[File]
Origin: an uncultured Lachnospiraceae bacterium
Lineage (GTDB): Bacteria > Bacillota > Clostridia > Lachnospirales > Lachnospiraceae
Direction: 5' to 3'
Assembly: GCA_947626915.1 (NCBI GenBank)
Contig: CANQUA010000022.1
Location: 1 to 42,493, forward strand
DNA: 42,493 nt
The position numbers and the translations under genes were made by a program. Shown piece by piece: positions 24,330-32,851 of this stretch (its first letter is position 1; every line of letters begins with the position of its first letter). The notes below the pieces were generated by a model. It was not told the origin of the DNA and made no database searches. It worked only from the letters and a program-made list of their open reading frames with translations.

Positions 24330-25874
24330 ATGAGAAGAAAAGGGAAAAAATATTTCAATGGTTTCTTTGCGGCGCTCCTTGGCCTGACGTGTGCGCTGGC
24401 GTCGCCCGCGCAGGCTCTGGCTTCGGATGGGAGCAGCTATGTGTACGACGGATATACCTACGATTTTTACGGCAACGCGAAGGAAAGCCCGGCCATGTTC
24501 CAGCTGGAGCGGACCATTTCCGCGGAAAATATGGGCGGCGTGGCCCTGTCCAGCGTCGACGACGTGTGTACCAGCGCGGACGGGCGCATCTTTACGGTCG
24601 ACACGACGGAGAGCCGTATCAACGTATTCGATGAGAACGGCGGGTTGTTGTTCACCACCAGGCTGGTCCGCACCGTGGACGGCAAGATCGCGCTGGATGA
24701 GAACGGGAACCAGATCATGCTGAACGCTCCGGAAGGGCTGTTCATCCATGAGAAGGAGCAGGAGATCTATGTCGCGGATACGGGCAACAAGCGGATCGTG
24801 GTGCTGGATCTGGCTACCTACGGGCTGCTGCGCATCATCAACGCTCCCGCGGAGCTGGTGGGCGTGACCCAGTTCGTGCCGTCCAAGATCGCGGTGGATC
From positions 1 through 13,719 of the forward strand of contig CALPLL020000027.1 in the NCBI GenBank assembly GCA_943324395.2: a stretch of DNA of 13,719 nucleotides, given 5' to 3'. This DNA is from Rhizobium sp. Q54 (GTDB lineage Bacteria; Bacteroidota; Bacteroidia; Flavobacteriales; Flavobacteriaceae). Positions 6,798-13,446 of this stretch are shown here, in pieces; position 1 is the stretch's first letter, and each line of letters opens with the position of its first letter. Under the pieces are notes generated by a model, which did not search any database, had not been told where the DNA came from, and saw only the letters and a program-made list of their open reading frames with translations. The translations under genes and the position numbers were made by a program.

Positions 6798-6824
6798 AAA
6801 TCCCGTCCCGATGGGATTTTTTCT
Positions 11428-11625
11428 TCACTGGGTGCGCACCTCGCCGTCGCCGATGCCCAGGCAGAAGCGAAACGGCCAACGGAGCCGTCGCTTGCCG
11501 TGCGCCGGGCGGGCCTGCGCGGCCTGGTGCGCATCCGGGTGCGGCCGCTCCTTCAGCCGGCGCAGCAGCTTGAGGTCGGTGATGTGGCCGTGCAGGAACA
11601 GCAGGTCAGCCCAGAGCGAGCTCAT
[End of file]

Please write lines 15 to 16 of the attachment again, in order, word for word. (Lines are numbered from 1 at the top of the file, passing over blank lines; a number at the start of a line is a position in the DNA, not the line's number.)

24801 GTGCTGGATCTGGCTACCTACGGGCTGCTGCGCATCATCAACGCTCCCGCGGAGCTGGTGGGCGTGACCCAGTTCGTGCCGTCCAAGATCGCGGTGGATC
From positions 1 through 13,719 of the forward strand of contig CALPLL020000027.1 in the NCBI GenBank assembly GCA_943324395.2: a stretch of DNA of 13,719 nucleotides, given 5' to 3'. This DNA is from Rhizobium sp. Q54 (GTDB lineage Bacteria; Bacteroidota; Bacteroidia; Flavobacteriales; Flavobacteriaceae). Positions 6,798-13,446 of this stretch are shown here, in pieces; position 1 is the stretch's first letter, and each line of letters opens with the position of its first letter. Under the pieces are notes generated by a model, which did not search any database, had not been told where the DNA came from, and saw only the letters and a program-made list of their open reading frames with translations. The translations under genes and the position numbers were made by a program.